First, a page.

China has the world’s largest population of citizens over age 65 and in the coming decades their numbers are expected to quickly grow. Already, officials are struggling to cope with the rising numbers of elderly at a time when there is a shortage of nursing home beds and certified caregivers.
Feng Jie is a trained nurse who decided a year and half ago to leave her job at a state-run hospital and work with a private nursing company.
She says that unlike her job at the hospital, she now gets to spend more quality time with patients and as an added bonus her pay is better. Still, few have followed in her footsteps. "It was a risk [to come work here]. All of my classmates still work in hospitals. I thought that I'd give it a try because this industry, this type of job is still an emerging field,” she said.
China's population is aging at one of the fastest rates in the world. By the middle of the century, more than 450 million people will be over 60 years of age.
China lacks both the facilities and the staff to adequately care for the elderly, says Du Peng, director of the Institute of Gerontology at Renmin University - the only program of its kind in China. “We have four million beds available, one caretaker for every three elderly. We should have more than a million caretakers, if in the future we will have 30 million elderly then we need 10 million caretakers," she explained. "But at the moment in China every year only 6,000 gerontology professionals are certified.”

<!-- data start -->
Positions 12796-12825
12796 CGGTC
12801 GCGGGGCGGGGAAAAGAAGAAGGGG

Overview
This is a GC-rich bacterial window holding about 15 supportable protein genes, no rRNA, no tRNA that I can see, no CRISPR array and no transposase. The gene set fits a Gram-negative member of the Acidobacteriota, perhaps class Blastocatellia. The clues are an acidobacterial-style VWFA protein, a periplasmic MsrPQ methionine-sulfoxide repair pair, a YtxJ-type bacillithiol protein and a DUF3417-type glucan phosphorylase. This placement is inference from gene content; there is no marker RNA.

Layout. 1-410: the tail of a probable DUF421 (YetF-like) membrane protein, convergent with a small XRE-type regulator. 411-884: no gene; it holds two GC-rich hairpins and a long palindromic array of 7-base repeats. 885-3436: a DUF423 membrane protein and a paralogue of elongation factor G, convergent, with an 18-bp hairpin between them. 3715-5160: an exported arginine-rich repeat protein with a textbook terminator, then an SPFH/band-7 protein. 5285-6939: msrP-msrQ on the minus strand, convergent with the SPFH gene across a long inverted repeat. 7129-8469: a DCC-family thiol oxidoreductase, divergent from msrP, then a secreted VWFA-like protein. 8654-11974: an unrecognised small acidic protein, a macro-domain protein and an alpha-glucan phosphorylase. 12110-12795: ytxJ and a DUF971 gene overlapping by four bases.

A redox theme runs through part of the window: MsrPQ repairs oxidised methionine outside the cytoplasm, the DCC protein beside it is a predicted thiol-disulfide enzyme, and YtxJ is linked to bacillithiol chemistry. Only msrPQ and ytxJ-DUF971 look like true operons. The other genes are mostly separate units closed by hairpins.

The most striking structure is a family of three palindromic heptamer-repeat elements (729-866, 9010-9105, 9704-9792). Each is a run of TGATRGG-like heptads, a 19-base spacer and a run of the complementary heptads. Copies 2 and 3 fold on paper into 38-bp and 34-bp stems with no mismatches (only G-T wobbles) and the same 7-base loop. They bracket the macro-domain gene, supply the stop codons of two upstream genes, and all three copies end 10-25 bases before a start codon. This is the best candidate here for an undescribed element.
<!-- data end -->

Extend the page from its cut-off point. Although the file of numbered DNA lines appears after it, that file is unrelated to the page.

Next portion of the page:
Right now most of China’s nursing homes are state owned, but through incentives to private enterprises, caregivers and stipends for the elderly, the government is looking to shake up the market.
Li Xinyue says such incentives helped her quickly find a job at a private nursing home after graduating. “When I was still in school I thought about where I would work afterwards, and at the time the government was issuing some policies to assist private institutions…there were many privately run institutions available, so there were more to choose from,” Li Xinyue stated.
In addition to cutting red tape to allow more foreign and private investment in elderly care, the government is testing ways to encourage caregivers to seek more training and keep certified nurses in the field.
“It is a bit like the reform of China 's economic system thirty years ago, when it was mostly state owned enterprises and there was a break with that and a promotion of economic development. Now we are seeing a similar thing with the break down of the bottleneck,” said Peng.
As more elderly Chinese turn to nursing homes for care, authorities hope investors see profit in the country’s demographic challenges, and add to the 400,000 nursing homes that now are mostly state run.